Royal Carnality and Illicit Desire in the English History Plays of the 1590s
Forker, Charles R., Medieval & Renaissance Drama in England
IN a famous passage defending native plays, Thomas Nashe praises dramas "borrowed out of our English Chronicles" such as The Famous Victories of Henry V and 1 Henry VI (glorifying Talbot) that confer "immortalitie" upon the nation's heroes and inspire patriotism, valor, and moral uplift in spectators; compared to the theater "beyond sea," he continues, "our Sceane is more statelye furnisht..., our representations honourable, and full of gallant resolution, not consisting, like theirs, of a Pantaloun, a Whore, and a Zanie, but of Emperours, Kings, and Princes...." (1) Honor, resolution, and stateliness do indeed abound in the stage histories performed during the decade in which Nashe wrote, but a number of these plays also contain a greater element of lust, adultery, and nonconformist sexuality than Nashe suggests. Nor is it unremarkable that the royal figures who give their names to many of the plays' titles are themselves profoundly implicated in attempted seductions, extramarital affairs, or other illicit expressions of sexual desire as well as sometimes being cuckolded. The intention of this essay is to survey some of the more obvious instances of carnality in the histories of the period, to inquire what dramatic purposes they serve, and to suggest that the pervasiveness of these elements may help illuminate the politics and cultural significance of a genre that flowered colorfully in the 1590s and thereafter rapidly declined. It is convenient to begin with the four King Edward plays--Peele's Edward I (1590-91), Marlowe's Edward II (1591-92), Shakespeare's (?) Edward III (1592-93), and the two parts of Heywood's Edward IV (1592-99)--not only because these works comprise a range of playwrights and styles but also because, the difficulties of precise dating aside, they would appear to span the decade chronologically.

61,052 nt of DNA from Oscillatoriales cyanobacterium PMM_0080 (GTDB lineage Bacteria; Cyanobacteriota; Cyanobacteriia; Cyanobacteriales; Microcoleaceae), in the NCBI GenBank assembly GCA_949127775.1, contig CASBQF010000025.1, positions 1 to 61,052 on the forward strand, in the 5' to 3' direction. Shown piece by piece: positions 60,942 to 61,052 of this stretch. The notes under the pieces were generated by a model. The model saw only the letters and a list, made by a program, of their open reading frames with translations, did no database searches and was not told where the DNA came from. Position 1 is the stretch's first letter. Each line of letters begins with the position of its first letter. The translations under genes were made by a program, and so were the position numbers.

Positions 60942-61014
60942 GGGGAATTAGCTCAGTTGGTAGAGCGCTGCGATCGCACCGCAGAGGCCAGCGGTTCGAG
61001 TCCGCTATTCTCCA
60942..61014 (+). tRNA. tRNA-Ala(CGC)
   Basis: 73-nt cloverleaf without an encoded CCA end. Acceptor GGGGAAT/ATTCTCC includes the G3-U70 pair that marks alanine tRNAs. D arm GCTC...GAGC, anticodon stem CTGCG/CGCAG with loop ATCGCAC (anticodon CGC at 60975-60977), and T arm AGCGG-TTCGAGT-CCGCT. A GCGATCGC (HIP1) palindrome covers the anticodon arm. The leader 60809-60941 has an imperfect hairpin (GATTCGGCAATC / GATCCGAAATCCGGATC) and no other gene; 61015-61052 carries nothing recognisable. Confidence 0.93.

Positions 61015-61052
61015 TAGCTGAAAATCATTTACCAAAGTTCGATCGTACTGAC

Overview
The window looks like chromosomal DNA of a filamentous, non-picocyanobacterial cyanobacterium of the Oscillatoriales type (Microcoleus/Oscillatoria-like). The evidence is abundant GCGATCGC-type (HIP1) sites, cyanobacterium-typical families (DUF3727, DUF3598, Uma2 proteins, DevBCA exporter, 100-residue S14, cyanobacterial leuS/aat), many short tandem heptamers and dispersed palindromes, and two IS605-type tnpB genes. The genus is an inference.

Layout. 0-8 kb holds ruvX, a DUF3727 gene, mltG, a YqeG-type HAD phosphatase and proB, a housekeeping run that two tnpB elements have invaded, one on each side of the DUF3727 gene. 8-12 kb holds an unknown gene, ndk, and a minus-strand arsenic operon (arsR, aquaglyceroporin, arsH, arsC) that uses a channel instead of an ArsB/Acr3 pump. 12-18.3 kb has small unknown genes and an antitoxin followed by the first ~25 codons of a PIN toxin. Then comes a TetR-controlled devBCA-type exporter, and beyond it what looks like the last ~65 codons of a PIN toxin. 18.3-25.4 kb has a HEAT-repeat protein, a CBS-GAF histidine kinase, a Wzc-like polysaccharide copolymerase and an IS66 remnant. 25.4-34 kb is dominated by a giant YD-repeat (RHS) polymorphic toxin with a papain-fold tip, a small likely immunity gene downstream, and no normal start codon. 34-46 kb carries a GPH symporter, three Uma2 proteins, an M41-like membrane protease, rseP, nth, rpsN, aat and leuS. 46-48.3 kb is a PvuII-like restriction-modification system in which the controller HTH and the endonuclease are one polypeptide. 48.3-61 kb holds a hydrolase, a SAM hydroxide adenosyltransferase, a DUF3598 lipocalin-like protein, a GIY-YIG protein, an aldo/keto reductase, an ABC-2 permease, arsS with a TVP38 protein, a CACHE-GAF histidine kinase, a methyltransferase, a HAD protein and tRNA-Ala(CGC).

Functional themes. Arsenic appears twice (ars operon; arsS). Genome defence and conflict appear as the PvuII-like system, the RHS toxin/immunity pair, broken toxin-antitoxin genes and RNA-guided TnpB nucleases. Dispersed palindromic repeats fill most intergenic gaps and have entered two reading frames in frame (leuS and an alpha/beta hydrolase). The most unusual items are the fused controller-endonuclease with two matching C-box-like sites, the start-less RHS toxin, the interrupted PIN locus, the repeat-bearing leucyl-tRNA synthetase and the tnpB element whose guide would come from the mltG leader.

Peele's play, which probably preceded Marlowe's since the latter seems to have borrowed verbally from it, (2) is episodic, textually garbled as the result of imperfect revision, and inconsistent in its characterization of Queen Elinor: sometimes she appears as a comedic figure, speaking in a tone of unroyal jocosity as King Edward's "sweete Nell" (line 74) (3)--as his earthy, plain-spoken but adored companion in military campaigns (including a crusade) and even as a vulgar boxer of her husband's ear; at other points she emblematizes hateful Spanish pride, being portrayed as a witch-like foreign princess (Elinor of Castile) who would have the beards of all her male subjects shaved off and the breasts of all women mutilated, and who is given to haughty, egregiously inflated rhetoric. By the end of the play she has become the "scourge of England" (line 2104), an "accursed monster" (line 2473) guilty of both murder and adultery, although her deathbed repentance is represented as sincere. Apart from the use of chronicle material for the depiction of Edward's conquest of Wales and Scotland and the influence of Tamburlaine for the tone of Edward's more vaunting speeches, the play obviously draws upon the traditions of balladry and romantic comedy (several scenes invoke the holiday ambience and greenwood setting of the Robin Hood legend) like that represented by the anonymous Fair Em (1589-91?) and Greene's Friar Bacon and Friar Bungay (1589-92) and The Scottish History of James IV (1590?). (4) A pageant in the middle of the play presents Edward's "beautuous lovely Queene" (line 1452) discovered in her tent, having just been delivered of the Prince of Wales (the future Edward II) whom she ceremoniously presents to the king for christening: "He is thine owne, as true as he is thine" (line 1479). The legitimacy of royal descent is thus celebrated with regal pomp and much lyrical effusion in an episode that echoes the equally ceremonial presentation of the crown to the title character as successor of Henry III in the opening scene.
The final section of Edward I then vilifies Elinor almost beyond recognition, concentrating on her barbaric cruelty, her jealousy of the Mayoress of London (whom she poisons by means of an adder applied to her breast), and on her "loose delights" (line 2466) and "lawles lust" (line 2517); in a death-bed confession the queen reveals that she has violated her marriage to King Edward by sleeping with his brother Edmund and by conceiving her daughter Joan of Acon (now married to the Earl of Gloucester) not legitimately as everyone had supposed, but rather by "a leacherous Frier" (line 2579). …